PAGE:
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The Lawns, Swindon (+ sarsens/A D Passmore)
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From Wiltshire SMR:

MWI16147 - SU18SE058
The Lawns - Mesolithic flint tools were found during fieldwork. SU 1610 8360 (map quarter sheet SU18SE)

MWI16365 - SU18SE625
Area around Immanual and Christ Church - A possible stone circle and a line of sarsen stones were recorded by A D Passmore . Grid reference . SU 1603 8407 (map quarter sheet SU18SE) . Monument type: Stone Setting: (An arrangement of one or more standing stones. Use particularly for isolated recumbent stones, or where original form of monument unclear.) Period: Unknown . Description and sources : “A possible stone circle and a line of sarsen stones were recorded by A D Passmore in a large field behind Christ Church. He thought that some of them formed a stone circle, but this may be dubious.” . . .

MWI16157 - SU18SE107
Lloyds Bank High St Old Town – Neolithic flint and ceramic (don’t know how much – mortlake-type present and polished axe) 1977

MWI16172 - SU18SE153
Market Square - A fragment of Bronze-Age pottery (cremation urn) and an arrowhead. SU 1595 8368 (map quarter sheet SU18SE)

MWI16173 - SU18SE154
Cricklade Street - A Late Bronze-Age spearhead (probably funerary). -National Monuments Record, 013 SU 1568 8389 (map quarter sheet SU18SE)

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Market Square Old Town - Iron-age pottery fragments.SU 1595 8368 (map quarter sheet SU18SE)

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Ridge and Furrow, Old Town - Ridge and furrow visible on aerial photographs. National Monuments Record, 001 – also see LIDAR

Topography – small shallow valleys with Mesolithic scatters and later prehistoric funerary monuments – likely areas of activity on highest ground west, under Old Town. Potential stone circle on north side of the Lawns is of note – similar connection to small spring and setting to Coate.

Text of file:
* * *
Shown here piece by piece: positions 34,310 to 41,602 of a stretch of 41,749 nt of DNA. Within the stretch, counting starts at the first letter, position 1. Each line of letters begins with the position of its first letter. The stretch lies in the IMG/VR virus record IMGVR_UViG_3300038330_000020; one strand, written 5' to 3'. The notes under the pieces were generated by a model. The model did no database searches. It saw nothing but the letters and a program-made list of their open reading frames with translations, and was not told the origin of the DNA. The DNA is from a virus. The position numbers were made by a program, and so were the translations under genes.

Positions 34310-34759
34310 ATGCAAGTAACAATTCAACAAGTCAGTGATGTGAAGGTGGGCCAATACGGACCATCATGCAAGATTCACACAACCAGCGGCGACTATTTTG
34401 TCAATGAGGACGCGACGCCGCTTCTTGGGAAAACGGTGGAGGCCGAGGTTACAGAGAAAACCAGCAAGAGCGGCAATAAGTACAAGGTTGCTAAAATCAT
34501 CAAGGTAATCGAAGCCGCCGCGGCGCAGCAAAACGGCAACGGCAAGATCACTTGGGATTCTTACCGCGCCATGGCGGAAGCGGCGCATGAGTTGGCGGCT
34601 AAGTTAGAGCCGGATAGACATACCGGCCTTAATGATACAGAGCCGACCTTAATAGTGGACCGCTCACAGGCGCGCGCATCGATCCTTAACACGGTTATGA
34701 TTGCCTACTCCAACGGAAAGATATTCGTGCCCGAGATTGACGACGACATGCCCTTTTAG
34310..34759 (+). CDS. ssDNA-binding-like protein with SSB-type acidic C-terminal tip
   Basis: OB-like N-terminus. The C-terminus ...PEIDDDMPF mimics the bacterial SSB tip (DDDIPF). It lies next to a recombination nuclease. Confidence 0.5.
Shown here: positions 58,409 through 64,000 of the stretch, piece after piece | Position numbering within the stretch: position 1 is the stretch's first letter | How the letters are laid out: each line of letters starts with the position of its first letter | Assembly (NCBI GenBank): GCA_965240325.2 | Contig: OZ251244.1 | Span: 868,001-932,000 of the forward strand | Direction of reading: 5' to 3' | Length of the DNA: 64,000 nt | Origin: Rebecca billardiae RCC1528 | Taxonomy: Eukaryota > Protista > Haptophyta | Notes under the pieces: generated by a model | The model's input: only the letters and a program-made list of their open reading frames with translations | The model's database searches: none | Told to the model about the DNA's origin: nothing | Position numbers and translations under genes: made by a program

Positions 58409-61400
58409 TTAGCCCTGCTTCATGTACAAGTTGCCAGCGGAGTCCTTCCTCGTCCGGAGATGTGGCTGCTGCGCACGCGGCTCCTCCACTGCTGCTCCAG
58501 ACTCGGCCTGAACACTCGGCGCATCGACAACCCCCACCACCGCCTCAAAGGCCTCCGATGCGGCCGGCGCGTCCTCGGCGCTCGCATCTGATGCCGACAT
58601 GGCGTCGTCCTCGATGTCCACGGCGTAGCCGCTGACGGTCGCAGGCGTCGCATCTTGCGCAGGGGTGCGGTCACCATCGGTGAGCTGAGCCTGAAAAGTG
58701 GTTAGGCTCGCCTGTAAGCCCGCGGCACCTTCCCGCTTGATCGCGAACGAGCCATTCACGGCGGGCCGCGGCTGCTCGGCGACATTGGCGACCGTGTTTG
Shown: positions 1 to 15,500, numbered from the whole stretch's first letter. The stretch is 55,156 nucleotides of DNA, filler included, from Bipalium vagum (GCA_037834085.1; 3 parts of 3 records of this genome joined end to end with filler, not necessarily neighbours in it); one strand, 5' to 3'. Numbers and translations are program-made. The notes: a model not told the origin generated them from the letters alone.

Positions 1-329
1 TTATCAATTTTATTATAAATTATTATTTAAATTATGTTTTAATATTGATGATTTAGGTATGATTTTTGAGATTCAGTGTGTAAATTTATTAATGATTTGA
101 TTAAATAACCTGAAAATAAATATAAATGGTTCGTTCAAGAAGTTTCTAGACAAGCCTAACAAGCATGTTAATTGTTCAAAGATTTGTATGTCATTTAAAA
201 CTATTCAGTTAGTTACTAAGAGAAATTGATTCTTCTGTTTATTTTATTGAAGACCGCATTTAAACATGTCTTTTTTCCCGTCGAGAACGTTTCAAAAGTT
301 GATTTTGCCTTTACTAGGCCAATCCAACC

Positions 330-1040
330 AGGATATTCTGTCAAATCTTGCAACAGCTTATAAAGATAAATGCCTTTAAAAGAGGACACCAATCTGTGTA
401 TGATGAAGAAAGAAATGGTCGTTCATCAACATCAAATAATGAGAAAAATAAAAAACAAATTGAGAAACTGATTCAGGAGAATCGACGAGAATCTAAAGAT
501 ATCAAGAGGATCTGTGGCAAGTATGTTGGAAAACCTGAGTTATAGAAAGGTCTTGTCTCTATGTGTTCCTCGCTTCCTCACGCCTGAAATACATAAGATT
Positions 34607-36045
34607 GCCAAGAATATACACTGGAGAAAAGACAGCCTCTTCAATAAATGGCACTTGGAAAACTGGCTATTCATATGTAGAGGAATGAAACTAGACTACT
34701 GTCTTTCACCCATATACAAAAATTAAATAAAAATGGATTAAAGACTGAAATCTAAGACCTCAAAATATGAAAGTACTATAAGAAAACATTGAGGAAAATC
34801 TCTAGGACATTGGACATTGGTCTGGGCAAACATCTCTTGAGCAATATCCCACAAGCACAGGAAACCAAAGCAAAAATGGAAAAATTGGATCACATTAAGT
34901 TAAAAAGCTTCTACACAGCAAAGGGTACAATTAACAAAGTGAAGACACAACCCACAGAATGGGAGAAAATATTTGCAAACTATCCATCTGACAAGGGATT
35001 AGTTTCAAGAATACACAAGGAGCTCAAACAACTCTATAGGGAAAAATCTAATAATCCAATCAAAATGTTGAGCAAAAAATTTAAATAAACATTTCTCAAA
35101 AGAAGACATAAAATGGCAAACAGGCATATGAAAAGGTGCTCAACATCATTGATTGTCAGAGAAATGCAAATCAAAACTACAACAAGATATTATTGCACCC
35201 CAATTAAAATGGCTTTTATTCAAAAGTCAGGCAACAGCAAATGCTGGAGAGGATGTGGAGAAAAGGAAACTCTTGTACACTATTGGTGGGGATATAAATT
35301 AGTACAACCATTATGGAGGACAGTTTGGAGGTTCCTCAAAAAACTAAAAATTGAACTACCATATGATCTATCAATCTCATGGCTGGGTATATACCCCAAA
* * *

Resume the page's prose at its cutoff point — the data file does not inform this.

Areas of high priority for lithic scatters are clearly in the areas to the south of the Lawns (former Church Farm) and the beyond that into the varied topography south of there.

The ridge and furrow area could be an unknown quantity – ie it has not been disturbed since late medieval times, therefore surface finds can be expected to be virtually absent unless the ground has been eroded or disturbed in recent times (foot paths etc). Also cropmarks and LIDAR could be masked by ridge and furrow, and depending on the geology, geophysics also.

A scaled assessment of the potential would be recommended – hand-dug test pits to asses ground conditions and depths and artefact distributions > ideally combined with geophysics >well before any machine-dug trial trenching, if it ever came to that.

Overall there what the ‘potential’ for the Lawns area as a whole, the rapidly diminishing archaeological resources on the high ground and low hills, especially between Old Town and Commonhead, demands that full efforts should be made to get as much information as possible from whatever is left.

There are known prehistoric sites along 3 sides of the Lawns – each has been built upon, but the peripheries of this sites might still remain undisturbed. These should be treated as valuable heritage assets for Swindon, if they can be located, and not ‘low grade’ “residual “ archaeology.

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Posted by GnK
28th September 2017ce

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